27 - Podcasts in ExpressionEngine - Build or Rent?
Looking to build a podcast or archive of audio files on your ExpressionEngine site? You essentially have two options - build it all within EE, or rent some capabilities from an Application Service Provider (ASP) and integrate their output into your EE-based site. In this chapter I’ll look at the advantages and disadvantages of each approach and lay out the direction for the sample Church Site I’m building.
You can’t talk to a church these days without the idea of putting their sermons online coming up. It’s plain to see why - much effort goes into the sermon, getting it online would increase it’s reach, and (lazy pastors recycling old messages notwithstanding) it’s fresh, regular, original content for a church website.
So how to tackle this?
From one perspective a sermon archive/podcast is just another content type. Sermons posted online can be described with a relatively simple assortment of fields - title, date, description, category, audio file, it’s ordinal position within a series, length, speaker name, scripture verses covered, etc. If you’ve been following along in this series you’re probably already jumping ahead mentally…setting up a new weblog, a new field group, creating the fields…and you’re correct. An all-native ExpressionEngine approach is perfectly valid. EE’s custom fields and weblog-as-data-containers would make this a very straightforward build.
However - it’s possible that you might run into a couple of issues that start to make an ASP-based approach look attractive. Those issues are file size and it’s half-brother: bandwidth.
Let’s look at file size first. Sermons tend to generate audio files that will be larger than you will able to upload, by default, through the standard file upload process in EE. Usually you will be limited to uploading files sized somewhere between 2MB and 5MB (This isn’t actually an EE limit, but rather a PHP-level limit set on the server). A 20 minute sermon will easily eat that up - and the hour-ish long messages at my own church tend to put out .MP3 files closer to 60MB.
You can, from within ExpressionEngine’s interface, tell what size file uploads your install is capable of. It’s the PHP Info screen and is found under Admin › Utilities › PHP Info. You want to look for “upload_max_filesize” and see what it’s set to. Here on Train-ee running on EngineHosting my limit is 5MB.
The other setting that might come into play is “memory_limit” - which you can also bump into by trying to process large files via EE and PHP.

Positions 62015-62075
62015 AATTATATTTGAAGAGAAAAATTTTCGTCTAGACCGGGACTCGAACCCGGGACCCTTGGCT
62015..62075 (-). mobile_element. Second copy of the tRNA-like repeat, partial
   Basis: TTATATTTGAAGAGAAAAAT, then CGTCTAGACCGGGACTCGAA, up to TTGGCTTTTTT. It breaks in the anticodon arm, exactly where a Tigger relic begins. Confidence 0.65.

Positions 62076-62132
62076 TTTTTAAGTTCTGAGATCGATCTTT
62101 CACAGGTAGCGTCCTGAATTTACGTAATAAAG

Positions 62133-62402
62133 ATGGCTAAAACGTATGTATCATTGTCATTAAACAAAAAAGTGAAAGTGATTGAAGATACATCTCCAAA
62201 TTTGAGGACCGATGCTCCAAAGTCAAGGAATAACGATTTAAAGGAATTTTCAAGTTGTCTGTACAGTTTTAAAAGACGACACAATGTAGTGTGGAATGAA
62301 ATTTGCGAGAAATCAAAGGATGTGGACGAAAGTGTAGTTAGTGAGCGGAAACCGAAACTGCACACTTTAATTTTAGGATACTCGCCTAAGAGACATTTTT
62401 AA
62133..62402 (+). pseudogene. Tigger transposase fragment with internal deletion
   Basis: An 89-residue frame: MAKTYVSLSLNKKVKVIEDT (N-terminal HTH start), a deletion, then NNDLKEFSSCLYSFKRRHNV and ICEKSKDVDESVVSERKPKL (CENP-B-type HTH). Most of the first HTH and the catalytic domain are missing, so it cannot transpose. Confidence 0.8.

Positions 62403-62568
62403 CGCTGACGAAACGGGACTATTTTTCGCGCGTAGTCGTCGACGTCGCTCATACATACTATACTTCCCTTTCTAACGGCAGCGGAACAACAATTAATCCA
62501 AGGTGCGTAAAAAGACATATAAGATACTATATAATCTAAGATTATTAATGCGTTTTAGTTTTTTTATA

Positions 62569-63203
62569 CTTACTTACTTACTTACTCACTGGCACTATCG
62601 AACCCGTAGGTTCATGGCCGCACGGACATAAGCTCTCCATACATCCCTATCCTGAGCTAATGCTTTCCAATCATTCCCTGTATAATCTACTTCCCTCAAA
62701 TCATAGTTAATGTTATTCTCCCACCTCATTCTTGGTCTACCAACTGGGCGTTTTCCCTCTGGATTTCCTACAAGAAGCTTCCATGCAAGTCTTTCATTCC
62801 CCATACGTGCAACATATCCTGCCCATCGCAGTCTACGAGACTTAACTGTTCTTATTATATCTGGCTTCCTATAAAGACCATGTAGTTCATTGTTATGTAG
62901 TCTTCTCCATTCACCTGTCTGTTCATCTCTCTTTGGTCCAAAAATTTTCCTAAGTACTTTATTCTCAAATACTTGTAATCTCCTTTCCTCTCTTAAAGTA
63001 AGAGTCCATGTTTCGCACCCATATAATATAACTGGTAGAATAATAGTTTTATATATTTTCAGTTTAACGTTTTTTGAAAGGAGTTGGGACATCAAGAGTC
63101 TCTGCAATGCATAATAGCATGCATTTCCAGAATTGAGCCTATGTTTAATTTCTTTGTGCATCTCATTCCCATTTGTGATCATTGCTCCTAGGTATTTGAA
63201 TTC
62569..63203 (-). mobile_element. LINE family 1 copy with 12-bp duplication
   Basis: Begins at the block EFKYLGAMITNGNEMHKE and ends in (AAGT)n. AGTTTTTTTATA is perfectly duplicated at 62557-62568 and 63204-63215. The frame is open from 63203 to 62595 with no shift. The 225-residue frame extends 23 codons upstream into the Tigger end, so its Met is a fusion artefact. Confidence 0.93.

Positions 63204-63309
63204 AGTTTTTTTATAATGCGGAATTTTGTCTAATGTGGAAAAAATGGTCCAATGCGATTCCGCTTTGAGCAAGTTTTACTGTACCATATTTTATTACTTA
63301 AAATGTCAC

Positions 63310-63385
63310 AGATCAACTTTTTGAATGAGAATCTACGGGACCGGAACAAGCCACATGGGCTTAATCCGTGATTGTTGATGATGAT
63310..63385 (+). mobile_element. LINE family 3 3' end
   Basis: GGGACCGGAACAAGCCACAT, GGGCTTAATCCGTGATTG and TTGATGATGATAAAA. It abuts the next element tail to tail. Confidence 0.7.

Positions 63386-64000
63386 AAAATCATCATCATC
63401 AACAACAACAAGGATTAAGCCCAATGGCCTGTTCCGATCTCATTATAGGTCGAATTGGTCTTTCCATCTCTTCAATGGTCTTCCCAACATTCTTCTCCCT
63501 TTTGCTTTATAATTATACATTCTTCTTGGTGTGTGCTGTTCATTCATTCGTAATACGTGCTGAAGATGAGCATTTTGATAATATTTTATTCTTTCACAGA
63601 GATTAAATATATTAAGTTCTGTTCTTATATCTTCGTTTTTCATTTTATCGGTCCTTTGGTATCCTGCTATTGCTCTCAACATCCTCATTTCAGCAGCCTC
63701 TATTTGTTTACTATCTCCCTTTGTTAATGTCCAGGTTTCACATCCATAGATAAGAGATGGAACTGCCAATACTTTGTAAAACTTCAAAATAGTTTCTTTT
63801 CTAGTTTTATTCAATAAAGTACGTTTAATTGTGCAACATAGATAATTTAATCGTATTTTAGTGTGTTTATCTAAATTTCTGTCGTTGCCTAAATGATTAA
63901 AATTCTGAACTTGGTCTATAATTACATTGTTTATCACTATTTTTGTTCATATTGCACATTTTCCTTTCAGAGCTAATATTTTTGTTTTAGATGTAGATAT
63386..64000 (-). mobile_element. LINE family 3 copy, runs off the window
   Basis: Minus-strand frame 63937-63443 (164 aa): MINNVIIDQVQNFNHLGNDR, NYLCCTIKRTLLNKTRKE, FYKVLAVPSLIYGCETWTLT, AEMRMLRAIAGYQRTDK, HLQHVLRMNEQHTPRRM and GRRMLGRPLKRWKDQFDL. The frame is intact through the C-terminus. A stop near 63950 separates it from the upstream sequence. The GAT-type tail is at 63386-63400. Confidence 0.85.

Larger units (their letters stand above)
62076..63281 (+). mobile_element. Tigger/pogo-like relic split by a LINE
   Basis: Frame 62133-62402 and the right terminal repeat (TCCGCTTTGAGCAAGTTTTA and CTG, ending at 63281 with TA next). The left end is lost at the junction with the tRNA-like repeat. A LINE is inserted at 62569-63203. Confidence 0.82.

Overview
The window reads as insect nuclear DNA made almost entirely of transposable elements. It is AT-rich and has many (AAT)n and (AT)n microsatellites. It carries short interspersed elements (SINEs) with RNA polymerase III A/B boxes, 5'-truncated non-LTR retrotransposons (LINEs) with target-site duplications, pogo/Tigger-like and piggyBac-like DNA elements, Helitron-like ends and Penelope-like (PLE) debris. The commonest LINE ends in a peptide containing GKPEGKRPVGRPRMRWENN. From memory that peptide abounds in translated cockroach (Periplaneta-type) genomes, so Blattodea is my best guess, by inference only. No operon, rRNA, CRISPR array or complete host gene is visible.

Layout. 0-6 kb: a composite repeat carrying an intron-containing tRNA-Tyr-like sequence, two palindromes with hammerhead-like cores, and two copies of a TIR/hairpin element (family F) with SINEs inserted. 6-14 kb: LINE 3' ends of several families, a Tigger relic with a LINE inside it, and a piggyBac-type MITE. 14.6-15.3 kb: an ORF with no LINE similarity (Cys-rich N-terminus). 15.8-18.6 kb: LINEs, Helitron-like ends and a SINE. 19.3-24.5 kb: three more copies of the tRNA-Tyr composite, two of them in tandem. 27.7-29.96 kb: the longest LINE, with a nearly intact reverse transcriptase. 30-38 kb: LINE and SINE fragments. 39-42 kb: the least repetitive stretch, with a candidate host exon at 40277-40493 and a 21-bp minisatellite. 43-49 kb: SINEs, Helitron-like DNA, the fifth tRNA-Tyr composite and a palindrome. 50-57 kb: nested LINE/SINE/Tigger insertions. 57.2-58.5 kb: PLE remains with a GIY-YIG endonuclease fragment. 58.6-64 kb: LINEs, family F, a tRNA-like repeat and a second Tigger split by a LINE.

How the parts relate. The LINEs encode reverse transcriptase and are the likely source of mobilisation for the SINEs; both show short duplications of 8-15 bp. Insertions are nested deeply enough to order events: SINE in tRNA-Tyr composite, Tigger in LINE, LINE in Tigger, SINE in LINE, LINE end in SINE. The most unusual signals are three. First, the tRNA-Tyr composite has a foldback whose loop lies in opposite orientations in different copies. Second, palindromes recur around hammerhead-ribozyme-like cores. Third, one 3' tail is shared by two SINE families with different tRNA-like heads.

These settings are configurable - so it’s possible that by contacting your web host you could have these two configurations upped to cover the size if your audio files. And certainly there are things you can do to affect the final size of the audio file - different audio codecs, different compression settings or killing the pastor’s mic after 15 minutes—all of these will work but the result might be an file that’s unbearable to listen to or an angry pastor.
One option around these PHP-related file size limits is to use an FTP client to move the audio files to the web server. Once on the web server a content administrator could still use EE’s “File Upload” process, but instead choose to view files that already exist on the server. The challenge with this process is that it becomes just a bit more complex than I prefer - I don’t like putting non web-heads in front of an FTP client. If your church has savvy audio techs that wouldn’t blink at FTP then this might be an acceptable solution.
The related issue to file size is bandwidth. The minute you start putting large files on your web server and encourage people to download them your bandwidth usage will increase. Depending on your web hosting agreement you could begin to incur additional costs for that bandwidth. Or worse yet - your entire site (and possibly email with it) goes offline once your monthly bandwidth has been consumed. For churches - who are typically on a pretty restrained budget - this could be the perfect setup for a technical faux pas—after finally getting the church podcast online and hyping it, the entire thing becomes unavailable.